Herman Melville’s famous story about the white whale known as “Moby Dick” came partway to life on April 23, when a group of whale watchers spotted a white killer whale calf off the California coast. Drone footage of the sighting was shared to Instagram, and it shows the calf traveling with a pod of six other orcas.
Sunday’s rare sighting occurred roughly 50 miles offshore from Newport Beach near Los Angeles. The group was led by Newport Coastal Adventure, and NCA Captain Delaney Trowbridge said they were tipped off to the pod’s location by another whale-watching company in Long Beach, according to WFLA News.
“On just a few hours notice, we loaded three boats for a special trip and drove 50 miles before we finally found the CA126 Pod,” NCA explained on social media. “One of the youngest members of this family is ‘Frosty,’ named for the unusually light skin [that is] the result of a rare genetic condition.”
The 20 or so passengers were able to watch the whales for over two hours, Trowbridge said, and the orcas made a few close passes under the boats that were caught on video by the drone. The crew eventually left the pod around sunset as the whales continued north in search of food.
NCA acknowledged the rarity of the event, as killer whale sightings are rare in southern California, and the presence of the white whale made this particular sighting even more uncommon. Experts believe the calf’s unusual coloration is a result of a genetic condition known as leucism. ‘Frosty’ lacked the pink eyes that are the telltale sign of albinism, and while it was mostly white, the whale’s head and dorsal fin were more of a grayish hue.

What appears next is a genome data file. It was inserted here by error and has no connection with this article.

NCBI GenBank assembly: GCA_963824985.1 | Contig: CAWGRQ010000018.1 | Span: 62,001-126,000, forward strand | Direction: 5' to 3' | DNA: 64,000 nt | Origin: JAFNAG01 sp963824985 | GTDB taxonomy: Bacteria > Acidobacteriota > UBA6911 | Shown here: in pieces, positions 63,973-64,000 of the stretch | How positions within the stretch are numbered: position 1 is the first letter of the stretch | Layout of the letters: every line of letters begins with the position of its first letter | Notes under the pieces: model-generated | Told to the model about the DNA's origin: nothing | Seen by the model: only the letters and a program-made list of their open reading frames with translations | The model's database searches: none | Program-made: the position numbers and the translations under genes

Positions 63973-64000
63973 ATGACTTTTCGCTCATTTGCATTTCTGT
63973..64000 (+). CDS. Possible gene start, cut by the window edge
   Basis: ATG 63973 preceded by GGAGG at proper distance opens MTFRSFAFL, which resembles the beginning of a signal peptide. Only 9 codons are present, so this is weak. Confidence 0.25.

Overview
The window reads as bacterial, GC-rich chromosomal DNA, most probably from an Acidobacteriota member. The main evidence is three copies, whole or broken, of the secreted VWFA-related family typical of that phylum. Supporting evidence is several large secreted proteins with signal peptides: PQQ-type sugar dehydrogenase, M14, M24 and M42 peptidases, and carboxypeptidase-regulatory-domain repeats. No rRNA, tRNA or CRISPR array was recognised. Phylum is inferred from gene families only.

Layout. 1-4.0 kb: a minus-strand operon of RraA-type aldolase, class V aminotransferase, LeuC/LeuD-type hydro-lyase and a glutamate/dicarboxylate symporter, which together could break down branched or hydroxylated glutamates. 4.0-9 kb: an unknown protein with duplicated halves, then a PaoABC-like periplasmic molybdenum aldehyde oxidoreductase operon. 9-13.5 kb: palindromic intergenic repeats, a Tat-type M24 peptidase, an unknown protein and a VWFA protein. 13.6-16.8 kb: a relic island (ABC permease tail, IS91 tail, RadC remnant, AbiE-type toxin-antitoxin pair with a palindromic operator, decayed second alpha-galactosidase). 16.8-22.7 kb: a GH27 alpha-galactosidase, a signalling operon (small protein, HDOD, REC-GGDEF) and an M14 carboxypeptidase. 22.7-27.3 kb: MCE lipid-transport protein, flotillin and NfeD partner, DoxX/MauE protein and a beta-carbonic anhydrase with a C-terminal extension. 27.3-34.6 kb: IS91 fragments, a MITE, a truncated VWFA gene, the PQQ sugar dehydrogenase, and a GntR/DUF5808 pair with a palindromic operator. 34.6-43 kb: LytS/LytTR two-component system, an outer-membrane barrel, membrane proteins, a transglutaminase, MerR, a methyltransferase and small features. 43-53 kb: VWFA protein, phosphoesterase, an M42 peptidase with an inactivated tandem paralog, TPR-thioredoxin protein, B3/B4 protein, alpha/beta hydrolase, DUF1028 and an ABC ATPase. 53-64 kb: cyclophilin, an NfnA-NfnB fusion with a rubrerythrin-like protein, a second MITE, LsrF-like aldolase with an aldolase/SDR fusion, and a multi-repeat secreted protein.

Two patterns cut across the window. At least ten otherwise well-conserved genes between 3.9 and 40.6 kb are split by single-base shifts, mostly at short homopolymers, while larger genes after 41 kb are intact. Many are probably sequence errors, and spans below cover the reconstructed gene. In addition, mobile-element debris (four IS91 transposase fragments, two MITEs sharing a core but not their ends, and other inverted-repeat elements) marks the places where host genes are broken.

All About White Killer Whales
Experts are unsure of how many white killer whales exist in the world’s oceans. But according to a 2016 study that looked at three white orcas spotted in the Pacific between 2008 and 2015: “Reports of white killer whales date back to the early 20th century.”
UK-based whale researcher Erich Hoyt was one of the authors of that study. He explained in an interview with LiveScience that orca populations in the North Pacific tend to have more white individuals than other oceans.
“Roughly 1 in 1,000 orcas in the western North Pacific [are white],” he said. “That is probably the highest ratio anywhere in the world.”
Hoyt added that while albinism is often the result of inbreeding in orca populations, leucism is more of a random genetic mutation that doesn’t affect the whale’s health. This would make sense as ‘Frosty’ is estimated to be around three years old, and he seemed to be in good physical shape when he was spotted over the weekend.
The post Watch: Extremely Rare White Killer Whale Spotted off California Coast appeared first on Outdoor Life.
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